They are beautiful animals that tend to draw a crowd.
"So this one here is Wimbi."
Striped creatures Kim Downey knows on a first name basis. It's her job to feed them and clean up after them, but then that's what you expect a zoo keeper to do.
"So these are Grevy's zebras, there's three different species of zebras. The Grevy's are the largest of them," Downey explains.
What most of the people gathering to take pictures don't realize is just how far keepers at the Saint Louis Zoo go to help these animals. For example, earlier this year Downey and Katie Pilgrim-Kloppe traveled to Kenya for the Great Grevy's Rally.
"So we see these up close everyday, but to see them for the first time in the wild was just kind of breathtaking," Downey says.
"Just watching them was something I'll never forget," adds Pilgrim-Kloppe.
It was a field conservation project to get an idea about the population of this endangered species.
"We were trying to get their right hip pattern and they're going to use the photographs that we took to put them into a database so we can identify each individual," Pilgrim-Kloppe goes on to say.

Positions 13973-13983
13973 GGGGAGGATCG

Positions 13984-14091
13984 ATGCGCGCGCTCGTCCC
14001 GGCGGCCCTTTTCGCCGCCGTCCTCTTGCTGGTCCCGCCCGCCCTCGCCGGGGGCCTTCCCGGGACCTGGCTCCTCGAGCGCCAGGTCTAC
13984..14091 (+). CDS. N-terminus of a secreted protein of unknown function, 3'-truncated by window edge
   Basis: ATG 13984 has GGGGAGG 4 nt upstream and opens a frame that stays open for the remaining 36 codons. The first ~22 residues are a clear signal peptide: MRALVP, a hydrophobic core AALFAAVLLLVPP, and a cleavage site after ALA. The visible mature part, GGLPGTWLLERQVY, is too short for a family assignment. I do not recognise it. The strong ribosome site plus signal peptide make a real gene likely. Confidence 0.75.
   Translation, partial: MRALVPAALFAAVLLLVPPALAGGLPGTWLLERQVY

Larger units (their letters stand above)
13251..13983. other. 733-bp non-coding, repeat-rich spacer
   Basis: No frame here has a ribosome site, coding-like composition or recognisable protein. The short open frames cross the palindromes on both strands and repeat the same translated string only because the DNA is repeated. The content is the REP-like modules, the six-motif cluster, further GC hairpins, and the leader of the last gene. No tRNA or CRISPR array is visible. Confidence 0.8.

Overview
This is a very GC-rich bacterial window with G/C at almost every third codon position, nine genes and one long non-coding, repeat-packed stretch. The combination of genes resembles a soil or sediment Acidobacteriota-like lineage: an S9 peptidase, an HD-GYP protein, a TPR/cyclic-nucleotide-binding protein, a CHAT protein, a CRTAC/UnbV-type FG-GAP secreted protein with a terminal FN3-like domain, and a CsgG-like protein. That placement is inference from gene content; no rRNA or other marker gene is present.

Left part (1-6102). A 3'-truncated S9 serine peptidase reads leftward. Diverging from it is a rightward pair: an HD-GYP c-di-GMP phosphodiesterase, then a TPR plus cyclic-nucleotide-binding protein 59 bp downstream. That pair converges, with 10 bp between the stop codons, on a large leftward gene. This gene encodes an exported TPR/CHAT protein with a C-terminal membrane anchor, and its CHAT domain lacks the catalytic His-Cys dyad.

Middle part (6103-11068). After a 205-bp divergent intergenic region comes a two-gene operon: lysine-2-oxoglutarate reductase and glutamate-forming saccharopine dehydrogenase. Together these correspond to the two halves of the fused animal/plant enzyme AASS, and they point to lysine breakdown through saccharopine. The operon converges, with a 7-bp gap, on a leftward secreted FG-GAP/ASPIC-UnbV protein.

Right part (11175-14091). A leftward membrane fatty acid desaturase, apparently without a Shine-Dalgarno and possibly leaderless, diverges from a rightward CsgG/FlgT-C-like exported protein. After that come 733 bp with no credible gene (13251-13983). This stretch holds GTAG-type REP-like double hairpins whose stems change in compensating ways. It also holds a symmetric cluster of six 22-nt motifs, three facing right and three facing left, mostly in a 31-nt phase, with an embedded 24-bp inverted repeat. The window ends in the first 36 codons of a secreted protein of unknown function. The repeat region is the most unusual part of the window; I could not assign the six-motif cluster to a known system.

With the help of citizen scientists they went out and not only counted the zebras, but captured them on camera. However, simply seeing them in their natural habitat, their limited resources, was an invaluable education they've already passed on to their peers.
"For zoo keepers to travel abroad and study animals they work with in the wild is really limited experience and so everybody was really excited even keepers that work with cheetahs, rhinos, zebras everybody got a little piece of what it looked like."
So it might not catch your attention like one of the many incredible animals, but the work the Saint Louis Zoo does through it's WildCare Institute might be the most important work they do and this unforgettable trip is just a tiny part of that.